Sarah Stephens is the executive director of the Center for Democracy in the Americas. A long-time human rights advocate, Sarah began her work in the 1980s at El Rescate, a center for Central American refugees in Los Angeles, and then worked for the Hollywood Women’s Political Committee on human rights issues from 1990-91. She later founded and directed Artists for a Hate Free America, an entertainment industry-backed organization geared toward encouraging youth involvement in human rights and civil rights issues.
Sarah moved to Washington to work on Cuba policy at the Washington Office on Latin America, and, in December 2001, joined the staff at the Center for International Policy, where she founded the Freedom to Travel to Cuba campaign. In 2006, she left CIP and launched the Center for Democracy in the Americas (CDA).
Sarah works with U.S. policymakers, journalists and others, to change the debate on U.S. foreign policy toward the hemisphere. She has led dozens of delegations of U.S. policymakers, academics, experts, and philanthropists to Chile, Cuba, Ecuador, El Salvador, Honduras and Venezuela on fact-finding and research missions. She has advocated for changes in our policy toward Cuba before Congress, at forums in the U.S. and in Latin America, in editorial columns, and other publications. Opinion pieces authored by Sarah have been published by The Los Angeles Times, The Washington Post, The Indianapolis Star, The Christian Science Monitor, The Washington Times, The Huffington Post, Alternet.org, and The Havana Note. Her work has been supported by The Atlantic Philanthropies, Arca Foundation, the Christopher Reynolds Foundation, the Ford Foundation, the General Service Foundation, the Open Society Institute, and the Stewart Mott Charitable Trust among others.
Under Ms. Stephens’ direction, CDA has published a series of studies on 21st century Cuba, including “Cuba’s New Resolve: Economic Reform and its implications for U.S. Policy“; a detailed report on Cuba’s plans to drill for energy in the Gulf of Mexico and how the embargo has left the United States vulnerable to the environmental impacts of a potential spill; and “Women’s Work: Gender Equality in Cuba and the Role of Women in Building Cuba’s Future.”
Following the publication of the “Women’s Work” report, Ms. Stephens delivered the keynote address at CDA’s conference titled “Cubans in the New Economy: Their Reflections and the U.S. Response,” co-sponsored by National Foreign Trade Council and the George Washington University’s Elliott School of International Affairs, and participated in a panel hosted by Equality Forum in Philadelphia, which focused on LGBT equality in Cuba.
Regarded as an expert in U.S.-Latin American policy, Ms. Stephens delivered remarks and provided analysis in panels and conferences around the country, including the George Washington University’s Elliott School of International Affairs conference titled “The Obama Administration and Latin America: The First Year”; a panel entitled “Cuba and its reintegration in the Inter-American System” at the American Society of International Law; and at a conference by the Center for International Policy (CIP) on “Questions of Racial Identity, Racism and anti-Racist Policies in Cuba Today,” where participants discussed the implications of race in the Cuban nation, Afro-Cuban initiatives striving for racial equality, and the effect on these issues on U.S.-Cuban relations.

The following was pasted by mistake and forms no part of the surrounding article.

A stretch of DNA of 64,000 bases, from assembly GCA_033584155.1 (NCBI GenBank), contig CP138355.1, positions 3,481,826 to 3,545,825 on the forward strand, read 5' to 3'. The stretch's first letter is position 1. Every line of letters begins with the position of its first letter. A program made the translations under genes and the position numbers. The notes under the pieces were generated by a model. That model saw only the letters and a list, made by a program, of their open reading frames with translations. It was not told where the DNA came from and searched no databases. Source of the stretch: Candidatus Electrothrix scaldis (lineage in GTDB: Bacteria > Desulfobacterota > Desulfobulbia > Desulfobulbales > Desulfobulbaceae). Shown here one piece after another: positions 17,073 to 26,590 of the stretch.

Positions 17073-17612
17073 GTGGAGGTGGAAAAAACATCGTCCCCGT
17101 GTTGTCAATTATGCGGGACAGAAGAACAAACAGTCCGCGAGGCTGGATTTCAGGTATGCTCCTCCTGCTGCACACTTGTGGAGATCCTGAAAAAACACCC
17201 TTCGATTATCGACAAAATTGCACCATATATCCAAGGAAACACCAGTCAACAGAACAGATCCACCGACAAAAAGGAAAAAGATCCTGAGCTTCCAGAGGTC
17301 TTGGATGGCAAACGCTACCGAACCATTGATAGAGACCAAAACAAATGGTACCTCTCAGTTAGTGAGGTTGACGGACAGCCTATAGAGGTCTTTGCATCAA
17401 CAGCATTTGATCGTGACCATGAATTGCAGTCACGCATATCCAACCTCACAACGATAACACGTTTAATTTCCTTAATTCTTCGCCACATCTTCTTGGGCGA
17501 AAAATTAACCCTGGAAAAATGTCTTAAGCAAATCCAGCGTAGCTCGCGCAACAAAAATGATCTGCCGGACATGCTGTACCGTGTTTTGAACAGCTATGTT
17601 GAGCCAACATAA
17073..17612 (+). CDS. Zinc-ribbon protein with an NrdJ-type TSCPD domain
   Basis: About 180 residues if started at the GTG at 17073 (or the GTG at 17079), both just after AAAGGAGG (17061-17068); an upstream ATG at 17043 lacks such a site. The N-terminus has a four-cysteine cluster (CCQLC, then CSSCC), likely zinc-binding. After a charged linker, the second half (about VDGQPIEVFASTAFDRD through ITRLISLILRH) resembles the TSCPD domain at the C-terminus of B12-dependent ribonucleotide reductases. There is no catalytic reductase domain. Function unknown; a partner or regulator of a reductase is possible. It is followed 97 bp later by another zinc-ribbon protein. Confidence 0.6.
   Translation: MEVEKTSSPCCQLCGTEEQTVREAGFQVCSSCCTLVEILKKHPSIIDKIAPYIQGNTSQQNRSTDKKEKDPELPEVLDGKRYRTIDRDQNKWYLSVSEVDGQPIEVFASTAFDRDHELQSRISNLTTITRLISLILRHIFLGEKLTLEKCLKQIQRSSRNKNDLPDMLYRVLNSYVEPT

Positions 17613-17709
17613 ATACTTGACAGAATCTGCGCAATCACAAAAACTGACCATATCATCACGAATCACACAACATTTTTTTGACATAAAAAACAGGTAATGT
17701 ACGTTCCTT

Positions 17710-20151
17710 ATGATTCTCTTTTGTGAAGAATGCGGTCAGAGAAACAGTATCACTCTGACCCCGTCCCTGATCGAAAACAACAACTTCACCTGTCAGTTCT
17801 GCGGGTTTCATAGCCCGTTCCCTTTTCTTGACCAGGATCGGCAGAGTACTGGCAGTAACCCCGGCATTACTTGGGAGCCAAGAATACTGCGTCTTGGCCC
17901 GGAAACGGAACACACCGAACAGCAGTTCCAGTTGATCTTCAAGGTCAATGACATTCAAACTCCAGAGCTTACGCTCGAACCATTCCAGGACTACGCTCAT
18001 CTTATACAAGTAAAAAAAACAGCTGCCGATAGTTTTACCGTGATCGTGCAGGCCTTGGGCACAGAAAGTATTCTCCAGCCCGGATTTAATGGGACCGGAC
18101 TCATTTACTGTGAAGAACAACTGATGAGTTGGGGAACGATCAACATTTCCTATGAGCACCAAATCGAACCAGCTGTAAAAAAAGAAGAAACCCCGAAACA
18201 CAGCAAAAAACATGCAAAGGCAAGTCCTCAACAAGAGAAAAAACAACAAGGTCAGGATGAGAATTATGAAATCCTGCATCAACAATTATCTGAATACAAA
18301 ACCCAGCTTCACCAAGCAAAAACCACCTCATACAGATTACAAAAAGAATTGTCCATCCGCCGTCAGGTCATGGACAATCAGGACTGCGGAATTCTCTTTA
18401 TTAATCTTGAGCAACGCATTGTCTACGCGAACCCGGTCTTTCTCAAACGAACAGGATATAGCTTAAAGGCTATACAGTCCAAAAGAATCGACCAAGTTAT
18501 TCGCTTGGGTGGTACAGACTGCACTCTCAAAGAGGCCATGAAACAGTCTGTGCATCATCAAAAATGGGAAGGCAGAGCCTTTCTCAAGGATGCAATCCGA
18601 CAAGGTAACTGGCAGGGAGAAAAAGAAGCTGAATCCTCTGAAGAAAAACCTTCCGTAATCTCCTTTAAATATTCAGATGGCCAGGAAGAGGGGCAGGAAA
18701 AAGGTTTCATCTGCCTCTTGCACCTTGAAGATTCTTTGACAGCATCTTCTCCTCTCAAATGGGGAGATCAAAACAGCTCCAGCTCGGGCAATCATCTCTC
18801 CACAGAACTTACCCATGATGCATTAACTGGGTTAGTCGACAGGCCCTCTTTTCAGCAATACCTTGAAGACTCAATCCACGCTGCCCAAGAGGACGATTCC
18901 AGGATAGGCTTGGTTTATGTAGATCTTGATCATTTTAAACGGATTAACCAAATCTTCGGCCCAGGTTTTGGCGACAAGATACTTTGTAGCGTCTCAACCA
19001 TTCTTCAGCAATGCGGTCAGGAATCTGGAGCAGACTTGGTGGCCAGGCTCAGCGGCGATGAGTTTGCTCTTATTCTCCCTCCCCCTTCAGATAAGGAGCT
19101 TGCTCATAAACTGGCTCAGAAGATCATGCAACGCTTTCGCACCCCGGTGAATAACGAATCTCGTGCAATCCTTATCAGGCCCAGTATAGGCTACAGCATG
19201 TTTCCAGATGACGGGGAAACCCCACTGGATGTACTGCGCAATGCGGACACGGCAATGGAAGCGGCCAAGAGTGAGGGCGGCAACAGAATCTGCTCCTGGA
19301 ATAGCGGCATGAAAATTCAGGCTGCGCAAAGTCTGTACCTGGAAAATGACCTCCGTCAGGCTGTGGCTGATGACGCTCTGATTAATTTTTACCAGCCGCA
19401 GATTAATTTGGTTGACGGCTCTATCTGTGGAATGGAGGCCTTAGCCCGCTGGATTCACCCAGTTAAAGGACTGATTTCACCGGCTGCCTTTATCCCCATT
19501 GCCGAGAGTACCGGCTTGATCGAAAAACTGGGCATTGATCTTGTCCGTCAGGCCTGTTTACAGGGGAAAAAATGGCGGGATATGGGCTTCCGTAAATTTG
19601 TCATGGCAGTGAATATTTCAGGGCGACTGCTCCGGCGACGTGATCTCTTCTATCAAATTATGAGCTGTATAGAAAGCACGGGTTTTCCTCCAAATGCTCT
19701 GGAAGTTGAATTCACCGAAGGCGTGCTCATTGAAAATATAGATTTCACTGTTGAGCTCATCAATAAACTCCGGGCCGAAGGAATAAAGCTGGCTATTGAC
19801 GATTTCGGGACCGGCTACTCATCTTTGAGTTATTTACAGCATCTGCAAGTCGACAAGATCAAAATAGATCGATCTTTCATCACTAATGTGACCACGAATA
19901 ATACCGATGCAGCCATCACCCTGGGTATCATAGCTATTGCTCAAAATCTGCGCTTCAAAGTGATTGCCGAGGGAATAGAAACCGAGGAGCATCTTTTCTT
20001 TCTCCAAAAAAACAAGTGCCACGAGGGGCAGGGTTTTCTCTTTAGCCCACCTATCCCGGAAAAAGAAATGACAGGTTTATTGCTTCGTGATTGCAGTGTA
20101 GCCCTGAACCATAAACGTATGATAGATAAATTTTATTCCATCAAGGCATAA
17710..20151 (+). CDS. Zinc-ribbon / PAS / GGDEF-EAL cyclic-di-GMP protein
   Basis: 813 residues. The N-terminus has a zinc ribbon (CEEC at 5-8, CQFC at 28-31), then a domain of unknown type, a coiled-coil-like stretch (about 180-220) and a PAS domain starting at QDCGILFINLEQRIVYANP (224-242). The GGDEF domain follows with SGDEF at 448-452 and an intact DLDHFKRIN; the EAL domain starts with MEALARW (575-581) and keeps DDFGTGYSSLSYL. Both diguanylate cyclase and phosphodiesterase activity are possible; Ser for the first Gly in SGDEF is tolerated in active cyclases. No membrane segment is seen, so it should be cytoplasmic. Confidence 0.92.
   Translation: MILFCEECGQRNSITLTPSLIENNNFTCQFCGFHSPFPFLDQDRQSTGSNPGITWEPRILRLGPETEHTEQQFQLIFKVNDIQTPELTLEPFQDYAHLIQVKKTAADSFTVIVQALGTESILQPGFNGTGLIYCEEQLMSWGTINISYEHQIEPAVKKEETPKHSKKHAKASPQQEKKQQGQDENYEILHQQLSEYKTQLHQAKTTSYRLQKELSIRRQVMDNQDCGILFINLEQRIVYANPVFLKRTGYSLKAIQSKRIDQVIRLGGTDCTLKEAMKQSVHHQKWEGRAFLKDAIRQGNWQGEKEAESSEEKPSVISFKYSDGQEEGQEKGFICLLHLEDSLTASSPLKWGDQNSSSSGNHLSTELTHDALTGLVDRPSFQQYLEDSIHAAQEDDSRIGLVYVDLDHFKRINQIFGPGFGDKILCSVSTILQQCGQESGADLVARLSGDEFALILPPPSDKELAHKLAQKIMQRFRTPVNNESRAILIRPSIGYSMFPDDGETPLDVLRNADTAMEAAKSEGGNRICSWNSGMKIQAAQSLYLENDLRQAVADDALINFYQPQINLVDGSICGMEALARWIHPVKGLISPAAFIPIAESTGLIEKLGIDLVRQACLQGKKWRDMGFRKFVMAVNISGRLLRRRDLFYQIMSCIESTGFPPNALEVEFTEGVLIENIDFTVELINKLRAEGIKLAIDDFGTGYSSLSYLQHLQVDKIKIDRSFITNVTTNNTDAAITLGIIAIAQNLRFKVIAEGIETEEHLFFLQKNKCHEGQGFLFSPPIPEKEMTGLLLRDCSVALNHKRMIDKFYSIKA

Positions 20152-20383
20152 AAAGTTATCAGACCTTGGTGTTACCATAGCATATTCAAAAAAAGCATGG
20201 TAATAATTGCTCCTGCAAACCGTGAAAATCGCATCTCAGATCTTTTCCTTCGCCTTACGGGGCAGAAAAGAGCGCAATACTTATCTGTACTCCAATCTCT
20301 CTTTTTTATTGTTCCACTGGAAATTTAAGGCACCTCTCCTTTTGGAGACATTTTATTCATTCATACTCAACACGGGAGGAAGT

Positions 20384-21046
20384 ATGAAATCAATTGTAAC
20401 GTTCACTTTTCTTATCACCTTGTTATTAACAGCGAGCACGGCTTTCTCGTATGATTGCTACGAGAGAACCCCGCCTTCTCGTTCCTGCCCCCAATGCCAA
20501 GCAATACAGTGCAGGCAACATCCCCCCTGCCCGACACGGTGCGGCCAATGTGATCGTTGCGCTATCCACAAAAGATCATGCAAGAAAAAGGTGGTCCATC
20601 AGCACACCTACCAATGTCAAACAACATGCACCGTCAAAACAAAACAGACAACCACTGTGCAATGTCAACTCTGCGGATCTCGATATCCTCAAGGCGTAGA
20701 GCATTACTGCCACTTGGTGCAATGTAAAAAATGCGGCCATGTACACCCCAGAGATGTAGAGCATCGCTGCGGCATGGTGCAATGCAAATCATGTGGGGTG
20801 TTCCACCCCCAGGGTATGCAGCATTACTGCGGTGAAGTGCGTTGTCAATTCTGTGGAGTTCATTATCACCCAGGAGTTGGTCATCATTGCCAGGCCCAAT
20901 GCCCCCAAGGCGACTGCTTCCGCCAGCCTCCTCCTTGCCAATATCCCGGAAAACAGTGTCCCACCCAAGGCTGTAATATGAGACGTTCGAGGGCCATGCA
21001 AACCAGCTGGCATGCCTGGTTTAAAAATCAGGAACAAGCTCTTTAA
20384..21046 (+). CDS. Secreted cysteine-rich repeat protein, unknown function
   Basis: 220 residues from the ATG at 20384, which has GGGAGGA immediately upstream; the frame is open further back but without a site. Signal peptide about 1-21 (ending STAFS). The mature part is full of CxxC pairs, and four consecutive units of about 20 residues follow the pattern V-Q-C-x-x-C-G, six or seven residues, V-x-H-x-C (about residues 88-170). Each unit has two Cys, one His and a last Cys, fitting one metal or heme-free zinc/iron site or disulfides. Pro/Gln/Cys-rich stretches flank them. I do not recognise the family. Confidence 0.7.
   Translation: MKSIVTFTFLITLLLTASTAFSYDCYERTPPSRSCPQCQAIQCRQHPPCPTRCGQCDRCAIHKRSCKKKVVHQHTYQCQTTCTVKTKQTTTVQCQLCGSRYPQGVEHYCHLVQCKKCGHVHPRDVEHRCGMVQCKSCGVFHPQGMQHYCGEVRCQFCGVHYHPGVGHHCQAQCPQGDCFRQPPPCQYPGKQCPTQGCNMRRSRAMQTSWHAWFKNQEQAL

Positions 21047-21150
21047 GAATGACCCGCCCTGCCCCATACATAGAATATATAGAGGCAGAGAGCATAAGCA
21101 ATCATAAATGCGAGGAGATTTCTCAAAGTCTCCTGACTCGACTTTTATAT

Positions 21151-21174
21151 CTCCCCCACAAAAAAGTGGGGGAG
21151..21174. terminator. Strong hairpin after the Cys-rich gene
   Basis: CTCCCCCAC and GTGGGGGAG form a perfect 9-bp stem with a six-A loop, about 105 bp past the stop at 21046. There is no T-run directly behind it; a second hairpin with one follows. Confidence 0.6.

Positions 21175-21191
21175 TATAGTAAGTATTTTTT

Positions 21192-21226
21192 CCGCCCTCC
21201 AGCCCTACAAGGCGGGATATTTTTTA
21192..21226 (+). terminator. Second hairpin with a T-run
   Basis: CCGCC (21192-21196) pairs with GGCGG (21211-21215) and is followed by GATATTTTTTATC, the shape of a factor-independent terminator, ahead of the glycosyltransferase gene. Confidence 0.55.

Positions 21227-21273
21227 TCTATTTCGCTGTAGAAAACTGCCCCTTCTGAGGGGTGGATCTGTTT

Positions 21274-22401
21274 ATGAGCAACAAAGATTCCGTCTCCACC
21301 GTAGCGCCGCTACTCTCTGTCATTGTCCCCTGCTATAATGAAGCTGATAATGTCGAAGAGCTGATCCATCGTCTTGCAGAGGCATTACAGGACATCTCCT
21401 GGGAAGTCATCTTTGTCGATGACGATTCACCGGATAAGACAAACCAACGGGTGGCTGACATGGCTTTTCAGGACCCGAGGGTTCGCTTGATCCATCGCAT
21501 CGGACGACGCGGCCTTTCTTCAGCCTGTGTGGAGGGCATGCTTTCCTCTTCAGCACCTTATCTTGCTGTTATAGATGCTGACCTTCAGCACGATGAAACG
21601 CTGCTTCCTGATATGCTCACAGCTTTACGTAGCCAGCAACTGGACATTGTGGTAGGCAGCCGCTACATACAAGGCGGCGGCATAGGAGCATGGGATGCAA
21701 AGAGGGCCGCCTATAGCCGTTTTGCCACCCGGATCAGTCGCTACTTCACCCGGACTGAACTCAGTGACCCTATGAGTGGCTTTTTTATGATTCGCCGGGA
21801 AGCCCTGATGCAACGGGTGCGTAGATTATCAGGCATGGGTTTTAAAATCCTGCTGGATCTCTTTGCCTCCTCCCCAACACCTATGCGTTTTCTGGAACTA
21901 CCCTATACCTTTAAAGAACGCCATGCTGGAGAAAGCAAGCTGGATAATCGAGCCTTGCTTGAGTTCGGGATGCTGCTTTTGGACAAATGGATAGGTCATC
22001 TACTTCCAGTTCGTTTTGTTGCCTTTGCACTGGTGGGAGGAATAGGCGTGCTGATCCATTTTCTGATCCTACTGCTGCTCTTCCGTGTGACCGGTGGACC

Ms. Stephens has testified before the House Committee on Oversight and Government Reforms Subcommittee on National Security and Foreign Affairs regarding “National Security Implications of U.S. Policy toward Cuba.” Her testimony can be viewed here. She also testified before the House Foreign Affairs Subcommittee on the Western Hemisphere regarding “The Crisis in Honduras.”
Lisa Ndecky Llanos
Lisa Ndecky Llanos leads CDA’s project on women in Cuba. She grew up in Los Angeles, California with Chilean and American parents, and is fluent in Spanish and Portuguese. She graduated from Stanford University in 2009 with a B.A. in International Relations. During her undergraduate career, she was involved in several labor campaigns, including the campaign for a Living Wage applicable to all Stanford workers. She completed study abroad programs in Rio de Janeiro, Brazil and Santiago, Chile and performed research in Caracas and Barquisimeto, Venezuela. In her junior year, she taught a student-led course on Venezuela’s Bolivarian Revolution, and her senior paper was an analysis of claims of clientelism in President Chávez’s social programs.
Lisa began working at CDA in 2010. She has led three trips, including two congressional delegations, to the island and regularly contributes to CDA publications including the Cuba Central News Blast.
Vivian Ramos is the Office and Program Coordinator at the Center for Democracy in the Americas. A native Washingtonian, she became passionate about Latin America after her first trip to Guatemala, El Salvador and Honduras in 2005. Subsequently, she decided as an undergraduate at James Madison University to major in International Affairs, with a concentration in Latin America, and a Spanish language minor. There, she focused on such topics as the post-transitional period after the Salvadoran civil war and the history of the Guatemalan civil conflict. Vivian recently graduated with a Master’s degree from George Mason University, focusing on Global Conflict and Security, specifically the effects of conflict in Central America. During the summer of 2012, Vivian studied in Buenos Aires, where she learned about historic and current human rights issues in Argentine society. She is fluent in Spanish.